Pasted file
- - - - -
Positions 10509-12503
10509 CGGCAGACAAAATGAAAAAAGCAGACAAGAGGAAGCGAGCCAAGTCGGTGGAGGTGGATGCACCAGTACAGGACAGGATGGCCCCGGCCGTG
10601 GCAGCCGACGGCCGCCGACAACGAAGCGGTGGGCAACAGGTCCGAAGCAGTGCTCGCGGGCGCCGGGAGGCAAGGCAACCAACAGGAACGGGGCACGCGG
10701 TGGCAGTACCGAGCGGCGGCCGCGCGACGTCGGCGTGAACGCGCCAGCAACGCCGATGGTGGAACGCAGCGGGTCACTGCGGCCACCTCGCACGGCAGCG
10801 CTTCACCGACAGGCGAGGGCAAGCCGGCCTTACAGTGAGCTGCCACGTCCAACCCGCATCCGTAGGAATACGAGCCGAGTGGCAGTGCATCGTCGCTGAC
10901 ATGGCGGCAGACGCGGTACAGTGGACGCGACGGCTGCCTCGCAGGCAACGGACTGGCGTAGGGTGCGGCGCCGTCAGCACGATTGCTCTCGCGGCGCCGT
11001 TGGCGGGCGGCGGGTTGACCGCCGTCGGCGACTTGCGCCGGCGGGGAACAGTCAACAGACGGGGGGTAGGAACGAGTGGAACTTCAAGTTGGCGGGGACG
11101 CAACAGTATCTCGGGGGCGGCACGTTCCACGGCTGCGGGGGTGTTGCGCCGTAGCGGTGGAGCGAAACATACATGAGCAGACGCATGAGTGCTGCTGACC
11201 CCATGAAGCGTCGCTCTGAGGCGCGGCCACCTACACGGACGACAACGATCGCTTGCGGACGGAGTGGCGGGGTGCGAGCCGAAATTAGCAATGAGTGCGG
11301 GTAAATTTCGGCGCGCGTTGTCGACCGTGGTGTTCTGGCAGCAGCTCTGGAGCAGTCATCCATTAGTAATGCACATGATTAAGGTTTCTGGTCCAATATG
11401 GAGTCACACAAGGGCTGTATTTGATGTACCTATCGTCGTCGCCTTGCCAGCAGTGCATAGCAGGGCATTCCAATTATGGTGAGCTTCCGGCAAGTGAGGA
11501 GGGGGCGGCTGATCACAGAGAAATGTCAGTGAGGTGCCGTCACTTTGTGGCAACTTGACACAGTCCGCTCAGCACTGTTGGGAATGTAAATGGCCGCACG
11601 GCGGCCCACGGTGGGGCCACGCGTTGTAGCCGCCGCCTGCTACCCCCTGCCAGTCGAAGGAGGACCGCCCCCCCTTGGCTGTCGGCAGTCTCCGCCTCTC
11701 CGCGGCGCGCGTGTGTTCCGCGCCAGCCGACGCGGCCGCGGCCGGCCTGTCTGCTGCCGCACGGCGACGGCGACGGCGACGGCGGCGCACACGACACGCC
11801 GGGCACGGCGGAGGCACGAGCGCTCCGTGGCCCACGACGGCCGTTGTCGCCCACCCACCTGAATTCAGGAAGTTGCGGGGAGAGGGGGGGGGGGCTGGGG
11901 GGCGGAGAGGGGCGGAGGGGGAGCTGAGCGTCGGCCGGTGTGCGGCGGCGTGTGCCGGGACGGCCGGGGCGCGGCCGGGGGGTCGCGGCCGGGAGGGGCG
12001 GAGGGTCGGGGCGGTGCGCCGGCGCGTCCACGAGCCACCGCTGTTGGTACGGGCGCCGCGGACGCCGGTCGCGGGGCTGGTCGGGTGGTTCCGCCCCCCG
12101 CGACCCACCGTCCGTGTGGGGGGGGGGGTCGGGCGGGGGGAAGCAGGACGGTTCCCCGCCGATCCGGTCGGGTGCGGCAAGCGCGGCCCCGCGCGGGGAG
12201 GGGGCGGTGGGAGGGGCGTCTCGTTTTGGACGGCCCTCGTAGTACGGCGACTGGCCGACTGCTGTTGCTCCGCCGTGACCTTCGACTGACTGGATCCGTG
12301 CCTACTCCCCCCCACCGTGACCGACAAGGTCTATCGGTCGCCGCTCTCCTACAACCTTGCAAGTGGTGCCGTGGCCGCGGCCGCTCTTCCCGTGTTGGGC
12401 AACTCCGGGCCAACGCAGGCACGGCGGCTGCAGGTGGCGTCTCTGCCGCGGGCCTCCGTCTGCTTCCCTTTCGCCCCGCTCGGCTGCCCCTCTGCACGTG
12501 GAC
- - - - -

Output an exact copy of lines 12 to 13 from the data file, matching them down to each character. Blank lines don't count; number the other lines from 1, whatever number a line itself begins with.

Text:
11501 GGGGGCGGCTGATCACAGAGAAATGTCAGTGAGGTGCCGTCACTTTGTGGCAACTTGACACAGTCCGCTCAGCACTGTTGGGAATGTAAATGGCCGCACG
11601 GCGGCCCACGGTGGGGCCACGCGTTGTAGCCGCCGCCTGCTACCCCCTGCCAGTCGAAGGAGGACCGCCCCCCCTTGGCTGTCGGCAGTCTCCGCCTCTC